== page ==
When the coronavirus pandemic began, governments around the world scrambled – with varying senses of urgency – to pull together the tools and resources needed to fight it.
While much attention has rightly been paid to vaccines, lockdowns and the merits of face masks, one powerful weapon hasn’t got much credit – your keyboard.
That’s right, Public Health England (PHE) uses Google search data – particularly searches about Covid-19 symptoms – to “understand and monitor the pandemic in England”.
And the data, which contributes to the government’s weekly surveillance reports, was able to accurately give a 20-day warning about whether cases were going up or down during the height of the pandemic.
The assumption is pretty straightforward – people with symptoms of an illness will Google what is wrong with them before they go to or even book an appointment with a health professional.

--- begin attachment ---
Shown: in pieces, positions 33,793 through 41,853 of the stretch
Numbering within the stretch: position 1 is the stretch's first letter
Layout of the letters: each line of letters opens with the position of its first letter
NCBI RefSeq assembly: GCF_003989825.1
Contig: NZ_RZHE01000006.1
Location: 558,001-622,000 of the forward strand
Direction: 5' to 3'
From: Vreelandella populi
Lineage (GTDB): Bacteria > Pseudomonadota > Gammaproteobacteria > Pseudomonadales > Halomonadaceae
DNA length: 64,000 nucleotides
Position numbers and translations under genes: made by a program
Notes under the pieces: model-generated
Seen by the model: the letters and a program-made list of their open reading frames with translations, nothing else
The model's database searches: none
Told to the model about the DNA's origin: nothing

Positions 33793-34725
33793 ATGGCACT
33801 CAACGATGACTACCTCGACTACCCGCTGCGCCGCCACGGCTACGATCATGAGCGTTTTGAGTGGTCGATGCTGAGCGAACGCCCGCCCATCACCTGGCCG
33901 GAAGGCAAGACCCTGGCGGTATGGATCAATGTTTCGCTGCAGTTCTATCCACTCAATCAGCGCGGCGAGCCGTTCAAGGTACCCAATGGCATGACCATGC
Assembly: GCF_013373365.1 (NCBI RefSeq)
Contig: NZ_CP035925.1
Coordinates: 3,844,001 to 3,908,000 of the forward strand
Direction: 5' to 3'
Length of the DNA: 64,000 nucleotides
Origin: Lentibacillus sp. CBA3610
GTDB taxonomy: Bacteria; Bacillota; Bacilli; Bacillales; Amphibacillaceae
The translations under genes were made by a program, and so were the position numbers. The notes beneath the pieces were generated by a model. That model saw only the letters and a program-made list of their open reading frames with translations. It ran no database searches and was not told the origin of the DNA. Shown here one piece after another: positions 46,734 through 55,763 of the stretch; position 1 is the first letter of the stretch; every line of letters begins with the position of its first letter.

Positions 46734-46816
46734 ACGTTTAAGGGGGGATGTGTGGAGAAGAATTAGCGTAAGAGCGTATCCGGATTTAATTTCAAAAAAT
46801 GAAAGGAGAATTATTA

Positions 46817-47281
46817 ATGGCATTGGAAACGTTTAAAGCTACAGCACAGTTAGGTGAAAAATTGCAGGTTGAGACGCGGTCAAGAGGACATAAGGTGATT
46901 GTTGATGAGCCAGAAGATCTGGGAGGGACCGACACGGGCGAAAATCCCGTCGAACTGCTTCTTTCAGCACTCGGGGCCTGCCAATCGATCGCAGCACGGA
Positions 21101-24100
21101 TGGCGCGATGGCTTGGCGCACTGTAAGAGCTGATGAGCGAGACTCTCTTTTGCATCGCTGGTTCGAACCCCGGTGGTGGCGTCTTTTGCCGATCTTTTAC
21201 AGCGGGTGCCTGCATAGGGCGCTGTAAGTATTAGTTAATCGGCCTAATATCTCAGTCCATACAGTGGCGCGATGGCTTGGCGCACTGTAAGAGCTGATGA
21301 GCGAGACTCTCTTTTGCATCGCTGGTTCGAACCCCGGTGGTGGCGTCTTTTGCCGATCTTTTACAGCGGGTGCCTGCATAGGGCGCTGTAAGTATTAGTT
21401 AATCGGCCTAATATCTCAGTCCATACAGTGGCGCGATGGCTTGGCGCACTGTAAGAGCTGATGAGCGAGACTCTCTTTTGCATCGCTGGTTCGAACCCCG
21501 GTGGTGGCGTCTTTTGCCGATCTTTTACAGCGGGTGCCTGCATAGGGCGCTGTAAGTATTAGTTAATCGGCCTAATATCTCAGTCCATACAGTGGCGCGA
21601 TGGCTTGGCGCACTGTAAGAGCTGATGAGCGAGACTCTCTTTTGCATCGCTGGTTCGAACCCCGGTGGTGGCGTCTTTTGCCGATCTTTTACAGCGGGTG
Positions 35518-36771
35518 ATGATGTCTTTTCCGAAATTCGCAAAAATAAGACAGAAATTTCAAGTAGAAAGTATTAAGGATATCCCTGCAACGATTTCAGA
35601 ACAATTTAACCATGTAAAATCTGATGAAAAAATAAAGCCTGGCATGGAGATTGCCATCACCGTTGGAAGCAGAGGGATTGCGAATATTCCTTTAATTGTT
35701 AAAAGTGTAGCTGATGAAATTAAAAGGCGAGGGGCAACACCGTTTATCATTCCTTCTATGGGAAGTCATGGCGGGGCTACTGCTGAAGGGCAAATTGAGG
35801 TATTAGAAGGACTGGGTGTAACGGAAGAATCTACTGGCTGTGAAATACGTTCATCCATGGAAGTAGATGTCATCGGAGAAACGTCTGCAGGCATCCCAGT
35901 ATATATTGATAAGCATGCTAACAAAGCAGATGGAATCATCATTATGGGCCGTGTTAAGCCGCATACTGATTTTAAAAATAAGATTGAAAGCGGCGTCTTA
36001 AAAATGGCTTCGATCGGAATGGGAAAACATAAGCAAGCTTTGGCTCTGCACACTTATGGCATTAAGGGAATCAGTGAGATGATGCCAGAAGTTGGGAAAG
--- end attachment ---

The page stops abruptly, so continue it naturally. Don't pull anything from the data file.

Google also has the added bonus of being relatively anonymous so people tend to be far more honest than they are when talking to other people about illnesses (and practically everything else), a phenomenon documented in the book Everybody Lies by Seth Stephens-Davidowitz.
Using a survey from March that examined the “first few hundred” cases, a list of 19 symptoms associated with confirmed Covid-19 cases was created as well as their probability of occurrence.
A separate and more general search category was created for Covid-19-related keywords, for example “Covid-19” itself and of course “coronavirus”.
And the results were startling.
“When we looked at this for a number of countries, around eight, we saw on average there was a 20-day early warning that Covid cases are going to go up or down,” one of the architects of the method, data scientist Bill Lampos of University College London, told HuffPost UK.